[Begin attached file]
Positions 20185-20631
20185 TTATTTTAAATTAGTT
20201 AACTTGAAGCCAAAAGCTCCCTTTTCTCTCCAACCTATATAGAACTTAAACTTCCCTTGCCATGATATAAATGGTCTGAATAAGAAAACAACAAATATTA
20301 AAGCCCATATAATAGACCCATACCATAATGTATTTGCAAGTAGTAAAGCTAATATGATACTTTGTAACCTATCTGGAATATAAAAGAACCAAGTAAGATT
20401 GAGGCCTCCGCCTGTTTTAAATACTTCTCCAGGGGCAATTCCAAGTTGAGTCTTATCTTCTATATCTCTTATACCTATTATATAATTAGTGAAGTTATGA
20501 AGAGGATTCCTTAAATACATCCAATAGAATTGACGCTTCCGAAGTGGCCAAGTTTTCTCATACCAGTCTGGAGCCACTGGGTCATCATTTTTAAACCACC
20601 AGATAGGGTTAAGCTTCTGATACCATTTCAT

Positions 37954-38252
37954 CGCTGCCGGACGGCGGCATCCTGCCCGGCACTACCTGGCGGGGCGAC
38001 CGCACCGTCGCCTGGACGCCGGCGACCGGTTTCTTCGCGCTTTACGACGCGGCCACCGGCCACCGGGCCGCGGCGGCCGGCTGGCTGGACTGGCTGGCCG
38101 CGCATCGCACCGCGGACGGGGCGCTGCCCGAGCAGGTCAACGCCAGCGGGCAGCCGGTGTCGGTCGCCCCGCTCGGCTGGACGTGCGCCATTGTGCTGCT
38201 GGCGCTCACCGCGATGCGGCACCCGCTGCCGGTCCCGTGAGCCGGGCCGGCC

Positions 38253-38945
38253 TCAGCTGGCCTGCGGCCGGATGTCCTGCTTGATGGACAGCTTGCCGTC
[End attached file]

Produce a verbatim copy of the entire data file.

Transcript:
Positions 20185-20631
20185 TTATTTTAAATTAGTT
20201 AACTTGAAGCCAAAAGCTCCCTTTTCTCTCCAACCTATATAGAACTTAAACTTCCCTTGCCATGATATAAATGGTCTGAATAAGAAAACAACAAATATTA
20301 AAGCCCATATAATAGACCCATACCATAATGTATTTGCAAGTAGTAAAGCTAATATGATACTTTGTAACCTATCTGGAATATAAAAGAACCAAGTAAGATT
20401 GAGGCCTCCGCCTGTTTTAAATACTTCTCCAGGGGCAATTCCAAGTTGAGTCTTATCTTCTATATCTCTTATACCTATTATATAATTAGTGAAGTTATGA
20501 AGAGGATTCCTTAAATACATCCAATAGAATTGACGCTTCCGAAGTGGCCAAGTTTTCTCATACCAGTCTGGAGCCACTGGGTCATCATTTTTAAACCACC
20601 AGATAGGGTTAAGCTTCTGATACCATTTCAT

Positions 37954-38252
37954 CGCTGCCGGACGGCGGCATCCTGCCCGGCACTACCTGGCGGGGCGAC
38001 CGCACCGTCGCCTGGACGCCGGCGACCGGTTTCTTCGCGCTTTACGACGCGGCCACCGGCCACCGGGCCGCGGCGGCCGGCTGGCTGGACTGGCTGGCCG
38101 CGCATCGCACCGCGGACGGGGCGCTGCCCGAGCAGGTCAACGCCAGCGGGCAGCCGGTGTCGGTCGCCCCGCTCGGCTGGACGTGCGCCATTGTGCTGCT
38201 GGCGCTCACCGCGATGCGGCACCCGCTGCCGGTCCCGTGAGCCGGGCCGGCC

Positions 38253-38945
38253 TCAGCTGGCCTGCGGCCGGATGTCCTGCTTGATGGACAGCTTGCCGTC